5. Micro porous or Semi-Permeable Membranes: Porous membrane is a special type of membrane mostly used in all liquid transdermal patches and some of the matrix type patches. Its role is to regulate the flow of the semi-solid content from the liquid reservoir, and to act as a ratelimiting membrane for the systems. The ability of the membrane depends on the design of the system, size of the active component and the need to have a rate-limiting factor in order to satisfy the release and absorption characteristics of the system. The permeation rate depends mostly on the chemical composition of the membrane [50-52].
There are two types of porous membranes as shown below
A. Ethylene Vinyl Acetate Membrane
6. Pouching Materials: Most of the TDDS that are available in the market are packaged as unit doses in sealed pouches. The pouching material should be inert and should maintain the stability and integrity of the product. When there are two films with similar desired characteristics, the one with the lower cost, better function and printability will be chosen [56-58]. There are three main layers in the composite materials used for pouches they are a). Internal plastic heat sealable layer, b). The aluminium foil layer, c). The external printable layer. If the film is a lamination, an adhesive is used to keep the layers intact.
a. Heat Sealable Layer: This layer plays an important role in the functionality, stability and protection of the patch. Several plastic films or coatings can be used for its formation, including polyethylene [59-61].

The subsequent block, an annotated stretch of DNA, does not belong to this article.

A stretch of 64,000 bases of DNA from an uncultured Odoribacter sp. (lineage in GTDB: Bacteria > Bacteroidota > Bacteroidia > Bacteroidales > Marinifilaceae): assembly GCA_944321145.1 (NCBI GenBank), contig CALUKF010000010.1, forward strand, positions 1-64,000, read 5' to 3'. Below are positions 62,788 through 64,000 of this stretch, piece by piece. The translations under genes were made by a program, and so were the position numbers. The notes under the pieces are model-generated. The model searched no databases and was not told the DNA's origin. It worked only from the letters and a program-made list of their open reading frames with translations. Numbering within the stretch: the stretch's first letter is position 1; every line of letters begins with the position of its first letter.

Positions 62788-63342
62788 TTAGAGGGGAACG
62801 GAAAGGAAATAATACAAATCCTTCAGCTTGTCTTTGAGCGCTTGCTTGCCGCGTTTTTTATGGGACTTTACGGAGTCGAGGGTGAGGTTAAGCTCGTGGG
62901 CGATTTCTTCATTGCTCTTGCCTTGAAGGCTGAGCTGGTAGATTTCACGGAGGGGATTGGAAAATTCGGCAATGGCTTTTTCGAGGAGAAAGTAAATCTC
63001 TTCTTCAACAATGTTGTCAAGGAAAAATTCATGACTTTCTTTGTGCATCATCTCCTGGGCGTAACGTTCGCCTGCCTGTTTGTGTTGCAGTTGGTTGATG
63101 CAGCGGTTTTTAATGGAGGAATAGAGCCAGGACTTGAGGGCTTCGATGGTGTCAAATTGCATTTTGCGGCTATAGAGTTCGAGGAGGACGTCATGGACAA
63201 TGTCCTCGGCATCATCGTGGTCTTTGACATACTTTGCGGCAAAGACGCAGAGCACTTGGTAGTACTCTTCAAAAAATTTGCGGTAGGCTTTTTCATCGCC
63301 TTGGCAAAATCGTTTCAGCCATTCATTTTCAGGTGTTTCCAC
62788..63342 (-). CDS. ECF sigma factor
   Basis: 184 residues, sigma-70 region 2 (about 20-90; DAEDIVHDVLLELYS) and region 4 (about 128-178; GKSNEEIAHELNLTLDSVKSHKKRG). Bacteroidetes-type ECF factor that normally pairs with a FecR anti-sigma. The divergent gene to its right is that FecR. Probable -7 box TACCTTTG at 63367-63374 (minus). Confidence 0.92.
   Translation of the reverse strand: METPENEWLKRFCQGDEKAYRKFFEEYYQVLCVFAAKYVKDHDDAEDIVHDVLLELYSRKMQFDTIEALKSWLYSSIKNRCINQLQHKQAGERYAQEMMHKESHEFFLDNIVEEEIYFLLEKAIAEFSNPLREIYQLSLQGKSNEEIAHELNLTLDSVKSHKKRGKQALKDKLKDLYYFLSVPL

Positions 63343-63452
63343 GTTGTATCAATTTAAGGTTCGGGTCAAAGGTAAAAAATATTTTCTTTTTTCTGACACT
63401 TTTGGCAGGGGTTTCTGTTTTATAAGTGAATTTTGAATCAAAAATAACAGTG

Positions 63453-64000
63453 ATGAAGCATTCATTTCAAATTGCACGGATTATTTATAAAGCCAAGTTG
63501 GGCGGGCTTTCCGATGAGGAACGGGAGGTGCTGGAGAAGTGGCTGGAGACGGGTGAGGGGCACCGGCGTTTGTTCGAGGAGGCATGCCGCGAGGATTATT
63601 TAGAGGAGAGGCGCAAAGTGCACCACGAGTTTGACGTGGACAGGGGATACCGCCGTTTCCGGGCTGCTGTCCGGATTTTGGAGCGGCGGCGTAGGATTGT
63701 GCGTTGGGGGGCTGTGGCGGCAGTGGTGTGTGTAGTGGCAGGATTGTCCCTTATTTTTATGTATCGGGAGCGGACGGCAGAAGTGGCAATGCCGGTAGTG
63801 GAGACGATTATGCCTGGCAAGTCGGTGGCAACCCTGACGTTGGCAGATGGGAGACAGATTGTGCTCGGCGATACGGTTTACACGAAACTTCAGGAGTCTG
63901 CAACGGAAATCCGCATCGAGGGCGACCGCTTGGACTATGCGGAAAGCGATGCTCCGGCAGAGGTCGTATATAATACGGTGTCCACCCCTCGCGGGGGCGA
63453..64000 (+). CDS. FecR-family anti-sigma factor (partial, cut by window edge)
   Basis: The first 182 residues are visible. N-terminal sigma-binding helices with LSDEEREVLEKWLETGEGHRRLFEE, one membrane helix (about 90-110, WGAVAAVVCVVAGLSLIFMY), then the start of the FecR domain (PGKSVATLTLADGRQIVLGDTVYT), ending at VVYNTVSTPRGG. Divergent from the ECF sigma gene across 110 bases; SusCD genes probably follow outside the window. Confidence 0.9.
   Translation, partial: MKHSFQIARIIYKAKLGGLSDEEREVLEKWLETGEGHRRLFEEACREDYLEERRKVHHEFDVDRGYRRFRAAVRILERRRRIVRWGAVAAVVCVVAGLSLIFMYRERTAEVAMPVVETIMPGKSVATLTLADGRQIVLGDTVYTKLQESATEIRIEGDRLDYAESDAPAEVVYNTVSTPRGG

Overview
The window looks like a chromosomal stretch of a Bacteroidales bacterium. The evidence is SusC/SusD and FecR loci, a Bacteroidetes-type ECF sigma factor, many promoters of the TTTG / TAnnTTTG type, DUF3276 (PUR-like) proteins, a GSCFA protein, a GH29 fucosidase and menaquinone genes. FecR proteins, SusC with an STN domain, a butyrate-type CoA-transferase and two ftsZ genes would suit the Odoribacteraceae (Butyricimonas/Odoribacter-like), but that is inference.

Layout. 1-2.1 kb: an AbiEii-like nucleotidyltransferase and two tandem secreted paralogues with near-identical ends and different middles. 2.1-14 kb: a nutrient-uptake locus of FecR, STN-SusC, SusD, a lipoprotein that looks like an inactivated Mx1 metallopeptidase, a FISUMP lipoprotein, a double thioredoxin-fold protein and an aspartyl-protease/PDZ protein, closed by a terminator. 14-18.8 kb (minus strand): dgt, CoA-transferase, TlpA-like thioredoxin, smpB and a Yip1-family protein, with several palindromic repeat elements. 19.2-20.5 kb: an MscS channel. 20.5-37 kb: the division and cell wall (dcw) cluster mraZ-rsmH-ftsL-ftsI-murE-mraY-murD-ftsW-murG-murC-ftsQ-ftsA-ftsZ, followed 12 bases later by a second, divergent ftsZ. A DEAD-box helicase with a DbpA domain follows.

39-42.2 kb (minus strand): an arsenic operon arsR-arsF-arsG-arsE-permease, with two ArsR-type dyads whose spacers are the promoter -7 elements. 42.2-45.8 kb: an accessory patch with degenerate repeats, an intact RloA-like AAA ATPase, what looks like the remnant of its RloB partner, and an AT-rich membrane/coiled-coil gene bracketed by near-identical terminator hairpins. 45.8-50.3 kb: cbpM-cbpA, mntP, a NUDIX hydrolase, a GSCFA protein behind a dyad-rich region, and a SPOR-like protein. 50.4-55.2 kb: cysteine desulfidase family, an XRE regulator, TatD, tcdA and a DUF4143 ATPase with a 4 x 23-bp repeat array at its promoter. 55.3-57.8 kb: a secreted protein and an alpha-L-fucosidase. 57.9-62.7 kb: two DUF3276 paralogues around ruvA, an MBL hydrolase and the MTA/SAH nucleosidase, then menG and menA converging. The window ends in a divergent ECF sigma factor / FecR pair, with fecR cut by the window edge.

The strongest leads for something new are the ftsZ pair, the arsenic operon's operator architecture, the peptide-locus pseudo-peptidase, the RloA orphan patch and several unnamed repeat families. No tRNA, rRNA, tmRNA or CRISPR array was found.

b. Aluminium Foil Layer: This layer plays an important role in protecting the product from light and oxygen. In ideal conditions the foil needs to have a thickness of more than 1mil or 25 micrometers to be a real barrier. If any less than this thickness level is used, there will always be pinholes reducing the barrier properties [62-64].
c. External Layer: The external layer of a composite film is responsible to achieve a better finishing and printing quality. It acts synergistically with the aluminium foil. Paper or polyester film is used as an external layer, but the polyester film creates a better-looking pouch and better barrier [65-58].
A. Penetrants physicochemical properties
B. Drug delivery system and its physicochemical properties
C. Pathological and physiological conditions of the skin
A. Penetrants physicochemical properties
1. Partition coefficient: Drugs possessing which are water and lipid soluble are predominantly absorbed through skin. Transdermal permeability coefficient is directly dependent on partition coefficient. A lipid/water partition coefficient of 1 or greater is favorable for optimal transdermal permeability .